So how can we get out of this survival state? What is the opposite of fight-or-flight mode?
The relaxation response.
The relaxation response was discovered by the inspirational author and Harvard cardiologist, Herbert Benson, M.D. It represents a hard-wired antidote to fight-or-flight response. It’s important to understand that we can’t co-exist in both states at the same time. We are either in a heightened state of survival—or relaxed.
In this relaxed mode, our breathing is normal, our blood pressure is regulated, and our muscles are soft. We are free from the emotional and physiological effect that clouds our judgement and thinking. We are more objective, seeing things for what they are. A letter from the bank is not a death warrant, but a reminder to get our accounts in order.
An argument with our loved one doesn’t mean it’s over, just that we need to have a good discussion. Likewise, no one is going to hit my car, and the waiter won’t step on my injured leg. (Although, I don’t know about the kid using my leg as a hurdle).
These are three ways I got out of fight-or-flight mode and back into relaxation response. I hope they may help you make the shift too.
As I reflected on my behaviour through journaling and conversations with loved ones, I became objective enough to remove the feelings of self-pity clouding my thinking. I saw that I had become difficult, not much fun, and somewhat irritating. I compared myself before and after my accident and saw a big difference. This awareness was the first step to addressing the problem.
I then quickly returned to my practice of meditating and reading first thing in the morning. Quieting my mind for 15 minutes and then reading mindfully for another 30 to 45 somehow takes me out of overthinking and into a great place of connection to my higher self.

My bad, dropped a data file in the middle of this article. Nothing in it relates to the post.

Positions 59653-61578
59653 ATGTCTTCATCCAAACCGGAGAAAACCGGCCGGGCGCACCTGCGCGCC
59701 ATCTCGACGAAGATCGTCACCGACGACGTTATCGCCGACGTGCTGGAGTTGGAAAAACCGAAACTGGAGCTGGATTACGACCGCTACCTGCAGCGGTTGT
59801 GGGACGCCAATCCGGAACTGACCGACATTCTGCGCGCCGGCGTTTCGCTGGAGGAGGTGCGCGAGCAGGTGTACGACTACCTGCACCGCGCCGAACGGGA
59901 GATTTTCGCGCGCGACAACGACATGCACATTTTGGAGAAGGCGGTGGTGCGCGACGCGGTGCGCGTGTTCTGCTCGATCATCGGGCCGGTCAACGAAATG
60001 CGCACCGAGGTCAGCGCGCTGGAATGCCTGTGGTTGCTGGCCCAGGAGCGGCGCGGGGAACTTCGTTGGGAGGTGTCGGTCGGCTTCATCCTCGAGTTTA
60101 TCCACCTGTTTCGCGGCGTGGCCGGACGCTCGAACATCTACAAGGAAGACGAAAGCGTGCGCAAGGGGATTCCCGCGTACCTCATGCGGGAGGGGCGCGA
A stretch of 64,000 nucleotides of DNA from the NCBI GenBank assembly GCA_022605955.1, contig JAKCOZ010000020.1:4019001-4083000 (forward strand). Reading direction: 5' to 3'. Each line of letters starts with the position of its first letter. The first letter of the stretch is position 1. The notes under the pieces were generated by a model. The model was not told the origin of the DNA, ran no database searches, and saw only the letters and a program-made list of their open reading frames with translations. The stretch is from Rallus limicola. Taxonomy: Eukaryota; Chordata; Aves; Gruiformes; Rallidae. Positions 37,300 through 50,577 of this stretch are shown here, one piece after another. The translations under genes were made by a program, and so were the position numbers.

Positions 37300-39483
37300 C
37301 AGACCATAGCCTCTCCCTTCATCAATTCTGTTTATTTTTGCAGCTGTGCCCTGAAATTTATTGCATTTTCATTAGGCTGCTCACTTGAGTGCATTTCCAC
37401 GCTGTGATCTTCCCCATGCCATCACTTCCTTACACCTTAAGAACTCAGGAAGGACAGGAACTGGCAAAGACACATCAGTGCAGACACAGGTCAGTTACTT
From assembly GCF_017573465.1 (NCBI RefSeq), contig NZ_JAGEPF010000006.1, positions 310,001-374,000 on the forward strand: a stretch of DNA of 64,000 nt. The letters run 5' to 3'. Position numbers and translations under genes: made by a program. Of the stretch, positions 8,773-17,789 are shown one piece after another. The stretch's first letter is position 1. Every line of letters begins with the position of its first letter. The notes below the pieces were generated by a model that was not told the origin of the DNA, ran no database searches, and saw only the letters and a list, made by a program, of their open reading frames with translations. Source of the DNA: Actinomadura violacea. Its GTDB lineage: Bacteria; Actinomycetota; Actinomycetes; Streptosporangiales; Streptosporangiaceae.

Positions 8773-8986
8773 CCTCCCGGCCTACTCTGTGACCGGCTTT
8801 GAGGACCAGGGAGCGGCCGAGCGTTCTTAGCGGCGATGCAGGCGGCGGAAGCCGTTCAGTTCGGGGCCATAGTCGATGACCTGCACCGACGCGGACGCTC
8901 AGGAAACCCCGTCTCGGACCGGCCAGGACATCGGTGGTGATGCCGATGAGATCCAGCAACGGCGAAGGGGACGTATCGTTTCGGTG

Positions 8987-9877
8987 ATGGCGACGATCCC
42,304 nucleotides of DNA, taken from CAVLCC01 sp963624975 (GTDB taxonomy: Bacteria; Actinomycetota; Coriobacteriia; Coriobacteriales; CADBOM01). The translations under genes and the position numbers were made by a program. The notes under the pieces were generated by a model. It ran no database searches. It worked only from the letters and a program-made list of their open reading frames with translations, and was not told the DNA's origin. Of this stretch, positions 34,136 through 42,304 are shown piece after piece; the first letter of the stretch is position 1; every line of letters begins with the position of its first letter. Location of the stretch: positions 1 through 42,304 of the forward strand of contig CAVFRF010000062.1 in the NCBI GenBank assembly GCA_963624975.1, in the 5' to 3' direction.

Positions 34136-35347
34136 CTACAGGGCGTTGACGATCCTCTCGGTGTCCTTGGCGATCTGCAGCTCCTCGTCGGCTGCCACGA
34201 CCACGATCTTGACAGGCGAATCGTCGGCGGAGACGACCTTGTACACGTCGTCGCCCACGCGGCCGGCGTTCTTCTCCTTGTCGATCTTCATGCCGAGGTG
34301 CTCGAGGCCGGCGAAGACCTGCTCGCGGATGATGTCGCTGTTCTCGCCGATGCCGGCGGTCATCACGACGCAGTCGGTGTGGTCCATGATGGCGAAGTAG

A few weeks after my trauma, I tried reading an author I truly love, David Mitchell, and I just couldn’t read. Last week, I picked up Slade House once again—and finished it in two sittings.
The more I write and express myself, the more layers of ego I shed. Somehow the fears, worries, and insecurities quickly begin to dissipate. When I put words on paper or laptop, it’s a cathartic act. It frees me from the shackles of survival mode.
Again, it took me a while before I could freely write again after my accident. I trace my re-awakening back to when I forced myself to write every day, even if it was only for 15 minutes.
For me, the key is writing. Others might substitute dancing, singing, painting, cooking, creating a new marketing plan, or whatever creative process supports them to enter into a relaxed state.
We’re not perfect. No matter how much we develop ourselves, we will always face challenges, crises, and defeats. Sometimes, we’ll slip unconsciously into fight-or-flight mode. However, it’s how we respond to these slips and get back into relaxation response that can distinguish our lives.
Whenever we see ourselves going the wrong way, away from the person we want to be or the person we want to be around, then it’s time for reflection. It’s time to notice that we have slipped into this state, and it’s time for awareness, mindfulness, and creative action.
Have you fallen into this survival mode before? Could you be in it right now?
Don’t forget that the relaxation response is the antidote.
Bonus: 5 Mindful Things to do Each Morning.
Author: Mo Issa
Editor: Lieselle Davidson
Copy Editor: Callie Rushton